Art Term

London Group

The London group was an exhibiting group founded in 1913 to organise modern art exhibitions in Britain

David Bomberg
In the Hold (c.1913–14)

The London Group took over from the Camden Town group and its stated aim was ‘to advance public awareness of contemporary visual art by holding exhibitions annually’. Its first president was Harold Gilman, one of the leading Camden Town painters. As an exhibiting society the London Group was specifically in opposition to the conservatism of the Royal Academy. It was also in opposition to the New English Art Club which, once avant-garde, had become conservative.

Its strength was that it embraced the whole spectrum of modern art in Britain at the time, spanning Camden Town, Bloomsbury and vorticism. The first exhibition was held in 1914 at the Goupil Gallery in London. This and the next few exhibitions included some of the icons of modern British art of the time. Among these was David Bomberg’s In the Hold, Jacob Epstein’s Rock Drill and Mark Gertler’s anti-war painting Merry-Go-Round. The London Group flourished in the 1920s, when the Bloomsbury painter and critic Roger Fry played a prominent role, maintaining its support for the principles of modern French art.

From about 1930 it gradually lost its pre-eminence as the showcase for modern art in Britain, but the group still exists and holds exhibitions.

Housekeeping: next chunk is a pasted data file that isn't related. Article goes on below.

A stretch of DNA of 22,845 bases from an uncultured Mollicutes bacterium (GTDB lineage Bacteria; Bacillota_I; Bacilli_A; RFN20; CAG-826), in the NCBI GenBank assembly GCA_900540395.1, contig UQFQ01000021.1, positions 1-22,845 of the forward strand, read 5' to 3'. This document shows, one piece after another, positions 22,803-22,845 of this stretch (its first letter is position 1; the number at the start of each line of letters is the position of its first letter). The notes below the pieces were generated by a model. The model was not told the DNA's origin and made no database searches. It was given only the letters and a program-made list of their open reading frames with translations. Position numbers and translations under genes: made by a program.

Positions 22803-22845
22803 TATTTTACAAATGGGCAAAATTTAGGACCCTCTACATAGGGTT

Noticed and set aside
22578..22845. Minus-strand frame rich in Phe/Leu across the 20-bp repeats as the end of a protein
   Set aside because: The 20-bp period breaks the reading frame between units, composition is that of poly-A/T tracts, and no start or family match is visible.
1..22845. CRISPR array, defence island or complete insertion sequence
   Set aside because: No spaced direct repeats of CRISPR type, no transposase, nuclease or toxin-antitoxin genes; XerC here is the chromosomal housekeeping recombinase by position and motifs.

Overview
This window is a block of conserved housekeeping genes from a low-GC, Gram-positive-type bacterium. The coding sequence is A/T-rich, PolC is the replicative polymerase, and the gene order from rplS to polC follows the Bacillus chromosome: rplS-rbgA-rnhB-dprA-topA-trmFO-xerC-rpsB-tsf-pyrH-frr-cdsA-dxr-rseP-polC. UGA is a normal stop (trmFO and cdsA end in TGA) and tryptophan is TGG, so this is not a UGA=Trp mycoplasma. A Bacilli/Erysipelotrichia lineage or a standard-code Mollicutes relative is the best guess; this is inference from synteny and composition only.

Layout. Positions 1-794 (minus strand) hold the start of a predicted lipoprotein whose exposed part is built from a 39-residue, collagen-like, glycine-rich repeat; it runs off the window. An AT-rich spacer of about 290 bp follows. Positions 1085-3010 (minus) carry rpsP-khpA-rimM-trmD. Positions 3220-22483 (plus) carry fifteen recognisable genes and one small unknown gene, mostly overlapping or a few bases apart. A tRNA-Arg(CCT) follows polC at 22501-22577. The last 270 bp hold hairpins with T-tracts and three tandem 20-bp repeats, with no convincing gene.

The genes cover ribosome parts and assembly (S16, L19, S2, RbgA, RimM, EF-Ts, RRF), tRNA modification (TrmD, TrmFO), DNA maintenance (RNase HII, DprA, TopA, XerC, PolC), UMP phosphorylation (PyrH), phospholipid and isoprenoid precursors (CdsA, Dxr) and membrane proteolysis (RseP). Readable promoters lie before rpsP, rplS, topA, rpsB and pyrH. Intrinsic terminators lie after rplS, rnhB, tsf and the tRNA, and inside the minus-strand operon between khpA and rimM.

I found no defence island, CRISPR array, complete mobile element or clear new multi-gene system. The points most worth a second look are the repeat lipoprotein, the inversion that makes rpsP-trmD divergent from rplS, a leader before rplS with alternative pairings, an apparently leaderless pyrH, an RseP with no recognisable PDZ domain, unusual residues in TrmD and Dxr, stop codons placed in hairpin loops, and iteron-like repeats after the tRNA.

• Camden Town Group

    The Camden Town Group were a British post-impressionist group founded by Walter Sickert in London in 1911

  • Bloomsbury

    Bloomsbury is the name commonly used to identify a circle of intellectuals and artists who lived in Bloomsbury, near central London, in the period 1904–40

  • Vorticism

    The vorticists were a British avant-garde group formed in London in 1914 with the aim of creating art that expressed the dynamism of the modern world

Explore this term

  • Dealing joyously with gross material facts

    James Beechey

    Modern Painters: Sickert's famous dictum heralded a move towards a gritty realism in British painting

  • Women that a movement forgot

    Brigid Peppin

    The short-lived Vorticist movement was often seen as a predominantly masculine, muscular affair, but as one of the descendents of the group of female painters of the period reveals, their work was equally compelling and innovative – and deserves to be better known today

Selected artists in the collection

Selected artworks in the collection